PESHAWAR: The International Labor Organization (ILO) has feared that as many as 86 billion children will go to child labor following COVID-19 lockdown acorss the globe with 2 percent from South Asia.
This was informed during a consultative meeting held here by “Da Hawwa Lur”, leading Child Rights Movement here at KP Secretariat on the impacts of COVID-19 on Child Labor in connection with World Day Against Child Labor.
It was informed that the current lockdown situation made the children more vulnerable. They are not only loosing education opportunities but are more likely to suffer from a social evil like child labor as well, stated CEO of “Da Hawwa Lur” Khursheed Bano.
She further mentioned that we can observe the surge in the child abuse cases, exploitation and psychological distress during the lockdown situation which can have far-reaching, long term negative impact on children.
Khursheed Bano said that there are 22 million children out of school in Pakistan whereas the percentage of child labor has always been high.
“The KP Government’s report confirms that 1.8 million children are out of schools and they are either engaged in child labour or on the streets,” she remarked, adding that in fact, the legislation regarding child rights protection was made in the KP assembly in 2010 but the government had failed to implement it.
Shawana Shah, Program Manager of “Da Hawwa Lur”, stated that the loss of income and financial droughts among families is increasing the likelihood of child labor.
She therefore, stressed the need to ensure the public and private school association to promote basic education to eradicate child labor.
Mukammil Shah, Program Director from Da Las Gul, shared that Pakistan is already facing bleak in education opportunities but this lockdown has worsened the situation.
He mentioned that due to pandemic, those children who were working in small workshops, shops etc. are left out for begging on streets which can lead to increase in child abuse and their vulnerability.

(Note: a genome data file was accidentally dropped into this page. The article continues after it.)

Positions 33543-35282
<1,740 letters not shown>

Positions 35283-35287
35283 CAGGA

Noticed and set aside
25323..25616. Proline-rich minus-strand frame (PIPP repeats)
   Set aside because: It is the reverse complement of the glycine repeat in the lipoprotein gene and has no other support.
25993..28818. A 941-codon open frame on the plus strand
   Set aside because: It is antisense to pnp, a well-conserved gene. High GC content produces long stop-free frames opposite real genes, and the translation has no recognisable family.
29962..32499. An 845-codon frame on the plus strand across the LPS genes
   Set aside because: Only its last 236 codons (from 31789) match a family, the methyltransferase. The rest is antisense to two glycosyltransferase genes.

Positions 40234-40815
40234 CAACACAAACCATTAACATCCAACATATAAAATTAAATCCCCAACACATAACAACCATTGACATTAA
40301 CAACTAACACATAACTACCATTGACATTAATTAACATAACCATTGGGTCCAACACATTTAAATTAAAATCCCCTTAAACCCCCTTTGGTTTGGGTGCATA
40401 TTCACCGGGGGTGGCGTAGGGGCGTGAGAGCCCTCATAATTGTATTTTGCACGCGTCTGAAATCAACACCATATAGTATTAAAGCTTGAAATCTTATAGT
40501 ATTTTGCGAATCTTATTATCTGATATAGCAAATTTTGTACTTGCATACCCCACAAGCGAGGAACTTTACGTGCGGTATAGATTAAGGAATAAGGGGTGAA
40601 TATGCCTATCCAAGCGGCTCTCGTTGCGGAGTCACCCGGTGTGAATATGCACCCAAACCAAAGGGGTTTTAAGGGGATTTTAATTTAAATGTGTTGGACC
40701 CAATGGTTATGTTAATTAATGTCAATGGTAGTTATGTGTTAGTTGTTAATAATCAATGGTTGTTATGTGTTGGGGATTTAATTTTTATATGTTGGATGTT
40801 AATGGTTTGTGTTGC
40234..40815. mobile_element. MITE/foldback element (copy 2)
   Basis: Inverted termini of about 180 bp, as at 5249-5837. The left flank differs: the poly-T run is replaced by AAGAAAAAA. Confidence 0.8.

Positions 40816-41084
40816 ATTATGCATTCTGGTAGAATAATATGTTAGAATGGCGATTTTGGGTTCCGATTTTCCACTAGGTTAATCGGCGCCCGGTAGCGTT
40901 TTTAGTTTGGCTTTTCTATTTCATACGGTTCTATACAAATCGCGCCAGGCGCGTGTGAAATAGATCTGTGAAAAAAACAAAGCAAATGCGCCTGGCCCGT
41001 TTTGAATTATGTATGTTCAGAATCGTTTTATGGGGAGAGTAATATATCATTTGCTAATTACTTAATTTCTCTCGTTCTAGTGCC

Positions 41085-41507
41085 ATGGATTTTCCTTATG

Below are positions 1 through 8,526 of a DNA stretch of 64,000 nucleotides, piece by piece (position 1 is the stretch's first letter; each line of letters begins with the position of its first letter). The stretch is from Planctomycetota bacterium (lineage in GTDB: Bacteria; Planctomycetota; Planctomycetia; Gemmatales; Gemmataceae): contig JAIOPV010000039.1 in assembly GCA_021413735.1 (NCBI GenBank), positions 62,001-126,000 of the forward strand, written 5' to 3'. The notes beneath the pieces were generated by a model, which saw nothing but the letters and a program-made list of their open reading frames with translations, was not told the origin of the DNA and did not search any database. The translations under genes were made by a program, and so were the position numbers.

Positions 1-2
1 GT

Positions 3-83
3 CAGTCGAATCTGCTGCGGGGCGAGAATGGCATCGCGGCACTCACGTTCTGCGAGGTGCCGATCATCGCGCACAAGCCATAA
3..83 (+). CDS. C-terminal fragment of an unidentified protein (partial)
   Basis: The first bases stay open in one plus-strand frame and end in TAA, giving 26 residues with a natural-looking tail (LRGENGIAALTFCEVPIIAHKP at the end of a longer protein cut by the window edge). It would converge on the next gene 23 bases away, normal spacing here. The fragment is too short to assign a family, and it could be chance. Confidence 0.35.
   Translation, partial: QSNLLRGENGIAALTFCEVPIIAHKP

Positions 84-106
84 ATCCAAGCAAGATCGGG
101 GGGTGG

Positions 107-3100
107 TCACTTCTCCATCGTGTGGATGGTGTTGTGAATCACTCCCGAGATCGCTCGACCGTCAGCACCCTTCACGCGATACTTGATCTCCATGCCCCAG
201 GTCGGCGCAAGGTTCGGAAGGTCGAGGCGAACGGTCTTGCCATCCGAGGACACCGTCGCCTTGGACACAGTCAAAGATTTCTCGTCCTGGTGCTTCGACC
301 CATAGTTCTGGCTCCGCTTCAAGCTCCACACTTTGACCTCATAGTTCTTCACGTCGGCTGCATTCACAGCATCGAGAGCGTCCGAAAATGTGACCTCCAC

Qamar Naseem from Blue Vein organization discussed that there does exist legislation and policy over child labor but unfortunately there is no implementation on the laws and related acts.
Nihal Tabassum, Lawyer from Da Hawwa Lur, briefed in detail about legislation/Policies to curb child labor in Pakistan. She mentioned that the constitution of Pakistan as well as international law discourages the child labor and stressed on implementation of existing legislation and registration of their birth to eliminate the child labor.
Imran Takkar, Project coordinator Group Development Pakistan said that, Although Khyber Pakhtunkhwa’s (KP) government has taken credit for introducing the first ever Child Labor Policy in the country, while he believes that the policy is only a blossom on paper and nothing is visible on practical grounds.
All the CRM members suggested that we should save these meetings points, problems and suggestions and make a draft so that we can present that in front of education ministry. Secondly, all CSO’s must push government for implementation of legislation on child labor and an aggressive advocacy campaign must be run to ensure implementation of laws concerning child labor.